'The Black Parade' Rock critic Ken Tucker reviews The Black Parade, the third album by the New Jersey quintet My Chemical Romance. Their dark musical approach has gotten them labeled as an "emo" band.
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'The Black Parade'

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'The Black Parade'

'The Black Parade'

'The Black Parade'

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Rock critic Ken Tucker reviews The Black Parade, the third album by the New Jersey quintet My Chemical Romance. Their dark musical approach has gotten them labeled as an "emo" band.

TERRY GROSS, Host:

My Chemical Romance is a New Jersey quintet whose dark musical approach has gotten them labeled as an emo band, a term referring to their general down-beat world view. The band's new third studio album is called "The Black Parade," and rock critic Ken Tucker says it's a more pleasurable experience than their reputation might suggest.

(SOUNDBITE FROM "THE SHARPEST LIVES")

GERARD WAY: END OF SOUNDBITE

KEN TUCKER: My Chemical Romance has made a big, messy, pretentious album that turns out to be what the band probably did not intend, a lot of fun. Which is to say, when you fill your album with bombastic hymns to death and loneliness, when you give interview citing Queen and System of a Down as your inspirations, you're out to impress, not merely amuse. But there is nothing merely amusing about "The Black Parade." It's loaded with ringing guitar chords and the kind of squawking crescendos that make for a hard rock collection you want to shout along with as you run down the street with the band bellowing from your iPod.

(SOUNDBITE FROM "HOUSE OF WOLVES")

WAY: END OF SOUNDBITE

TUCKER: Lead singer Gerard Way has white blond hair and the upturned chin hauteur of a man who wears rock stardom like a uniform. Like, in fact, the tight, black dandyish suits that My Chemical Romance currently wears on stage as symbols of their bleak integrity. Clearly, these are men on a mission to remind you how much heartbreak really aches. Nowhere is this more obvious than on "Welcome to the Black Parade," clearly conceived as a grand statement. "Black Parade" comes complete with shifts in tempo into the sort of grandiose baroque that puts a smile on your face while their faces grimace and pout.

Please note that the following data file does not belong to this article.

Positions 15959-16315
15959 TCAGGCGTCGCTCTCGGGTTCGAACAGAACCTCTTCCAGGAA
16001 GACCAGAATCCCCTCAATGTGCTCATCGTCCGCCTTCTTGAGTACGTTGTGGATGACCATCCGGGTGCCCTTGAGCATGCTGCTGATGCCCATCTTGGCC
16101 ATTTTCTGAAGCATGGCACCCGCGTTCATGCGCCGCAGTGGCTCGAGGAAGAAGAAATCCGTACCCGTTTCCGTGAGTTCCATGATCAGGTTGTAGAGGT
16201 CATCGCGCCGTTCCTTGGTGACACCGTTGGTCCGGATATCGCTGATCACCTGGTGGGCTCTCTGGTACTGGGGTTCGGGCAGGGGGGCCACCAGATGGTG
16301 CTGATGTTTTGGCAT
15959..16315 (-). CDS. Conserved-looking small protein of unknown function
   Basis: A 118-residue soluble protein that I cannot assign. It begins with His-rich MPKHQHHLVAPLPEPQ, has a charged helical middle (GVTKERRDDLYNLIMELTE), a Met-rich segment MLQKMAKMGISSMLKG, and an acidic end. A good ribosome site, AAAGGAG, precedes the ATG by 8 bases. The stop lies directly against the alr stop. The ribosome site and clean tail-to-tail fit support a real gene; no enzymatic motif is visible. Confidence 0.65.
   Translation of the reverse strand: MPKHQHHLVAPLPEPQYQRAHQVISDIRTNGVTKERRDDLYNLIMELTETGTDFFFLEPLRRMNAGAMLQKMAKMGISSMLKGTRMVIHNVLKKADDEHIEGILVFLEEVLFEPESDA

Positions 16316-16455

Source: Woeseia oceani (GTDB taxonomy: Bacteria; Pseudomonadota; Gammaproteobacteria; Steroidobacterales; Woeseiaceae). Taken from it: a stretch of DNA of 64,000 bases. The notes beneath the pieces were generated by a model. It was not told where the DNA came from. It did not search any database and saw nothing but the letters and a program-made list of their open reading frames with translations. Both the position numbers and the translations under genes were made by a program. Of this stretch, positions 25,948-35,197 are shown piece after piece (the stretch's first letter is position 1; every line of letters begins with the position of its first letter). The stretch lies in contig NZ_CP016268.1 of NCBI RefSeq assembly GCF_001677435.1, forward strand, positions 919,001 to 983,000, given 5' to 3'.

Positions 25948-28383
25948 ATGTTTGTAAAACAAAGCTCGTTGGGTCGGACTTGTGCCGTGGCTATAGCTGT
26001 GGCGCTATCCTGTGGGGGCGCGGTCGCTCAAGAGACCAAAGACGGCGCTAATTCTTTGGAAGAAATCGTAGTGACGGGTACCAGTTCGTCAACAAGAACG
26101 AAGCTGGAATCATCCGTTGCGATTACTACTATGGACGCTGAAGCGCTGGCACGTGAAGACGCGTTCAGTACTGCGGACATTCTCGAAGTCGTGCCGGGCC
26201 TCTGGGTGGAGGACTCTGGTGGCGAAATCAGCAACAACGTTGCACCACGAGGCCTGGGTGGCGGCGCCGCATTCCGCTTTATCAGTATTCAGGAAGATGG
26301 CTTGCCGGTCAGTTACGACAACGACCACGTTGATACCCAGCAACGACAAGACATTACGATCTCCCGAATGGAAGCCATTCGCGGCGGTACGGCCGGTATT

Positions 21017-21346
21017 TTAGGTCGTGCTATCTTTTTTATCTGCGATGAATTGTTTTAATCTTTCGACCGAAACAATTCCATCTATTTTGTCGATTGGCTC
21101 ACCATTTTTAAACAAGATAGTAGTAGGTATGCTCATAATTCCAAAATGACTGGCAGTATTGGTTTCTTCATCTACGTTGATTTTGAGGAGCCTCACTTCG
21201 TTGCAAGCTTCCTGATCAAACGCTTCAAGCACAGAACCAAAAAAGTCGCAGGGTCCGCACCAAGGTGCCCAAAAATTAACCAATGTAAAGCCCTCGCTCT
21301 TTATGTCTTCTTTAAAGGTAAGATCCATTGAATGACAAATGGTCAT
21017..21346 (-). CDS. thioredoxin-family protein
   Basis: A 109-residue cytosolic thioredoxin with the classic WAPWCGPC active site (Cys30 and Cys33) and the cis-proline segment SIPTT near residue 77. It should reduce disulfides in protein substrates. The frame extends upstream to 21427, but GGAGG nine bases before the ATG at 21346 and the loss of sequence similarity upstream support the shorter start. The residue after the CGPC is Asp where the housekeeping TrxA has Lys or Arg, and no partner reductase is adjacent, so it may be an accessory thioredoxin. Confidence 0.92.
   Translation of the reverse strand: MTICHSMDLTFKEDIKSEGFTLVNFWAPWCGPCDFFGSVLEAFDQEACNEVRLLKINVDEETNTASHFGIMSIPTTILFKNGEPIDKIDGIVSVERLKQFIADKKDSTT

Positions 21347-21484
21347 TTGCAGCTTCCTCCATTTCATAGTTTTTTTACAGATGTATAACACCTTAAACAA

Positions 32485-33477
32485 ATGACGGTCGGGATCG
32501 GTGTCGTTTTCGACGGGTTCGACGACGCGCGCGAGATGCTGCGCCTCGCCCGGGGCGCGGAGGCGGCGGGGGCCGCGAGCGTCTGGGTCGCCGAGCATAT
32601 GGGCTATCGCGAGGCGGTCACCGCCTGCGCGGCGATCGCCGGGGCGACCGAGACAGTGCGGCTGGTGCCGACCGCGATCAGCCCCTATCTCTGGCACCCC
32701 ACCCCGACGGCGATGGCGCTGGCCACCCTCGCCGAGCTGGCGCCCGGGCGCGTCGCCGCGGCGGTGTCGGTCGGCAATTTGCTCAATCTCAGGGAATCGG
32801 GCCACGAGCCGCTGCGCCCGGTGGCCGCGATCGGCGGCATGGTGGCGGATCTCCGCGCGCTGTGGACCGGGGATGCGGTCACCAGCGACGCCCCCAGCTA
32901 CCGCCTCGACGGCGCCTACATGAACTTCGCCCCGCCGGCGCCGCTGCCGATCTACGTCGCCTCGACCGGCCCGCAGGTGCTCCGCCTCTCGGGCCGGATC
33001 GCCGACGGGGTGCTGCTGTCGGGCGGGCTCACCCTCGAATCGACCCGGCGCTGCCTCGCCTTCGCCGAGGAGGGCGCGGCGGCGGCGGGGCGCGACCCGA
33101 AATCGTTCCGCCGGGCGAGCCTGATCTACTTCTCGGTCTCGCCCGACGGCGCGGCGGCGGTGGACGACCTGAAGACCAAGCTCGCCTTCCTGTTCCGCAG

(SOUNDBITE FROM "WELCOME TO THE BLACK PARADE")

WAY: END OF SOUNDBITE

TUCKER: The tone and timbre of Gerard Way's voice on that cut, as well as the rock operatic swell of the music comprise My Chemical Romance's clearest homage to Queen, the '70s rock band led by the similarly over-reaching Freddie Mercury. We used to have a name for this sort of stuff back then, pomp rock, as in pompous. To counteract this, the band employs producer Rob Cavallo, who keeps Green Day sounding punktastic. He helps to prevent Chemical Romance music from becoming mired in dolorousness. Together, they turn out good power ballads such as this one, "I Don't Love You."

(SOUNDBITE FROM "I DON'T LOVE YOU")

WAY: END OF SOUNDBITE

TUCKER: The chief flaw in My Chemical Romance's method are their verbal cliches. So much talk of death, isolation, pain, blood, betrayal, lies, infection, even cancer. Such overstatement is tiresome. As I said at the start, the comforting effect may not be what they originally intended in getting so hot and bothered and ambitious, but it sure feels good.

GROSS: CREDITS

GROSS: I'm Terry Gross.

(SOUNDBITE FROM "FAMOUS LAST WORDS")

WAY: END OF SOUNDBITE

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Album
The Black Parade
Artist
My Chemical Romance
Label
Reprise/WEA
Released
2006

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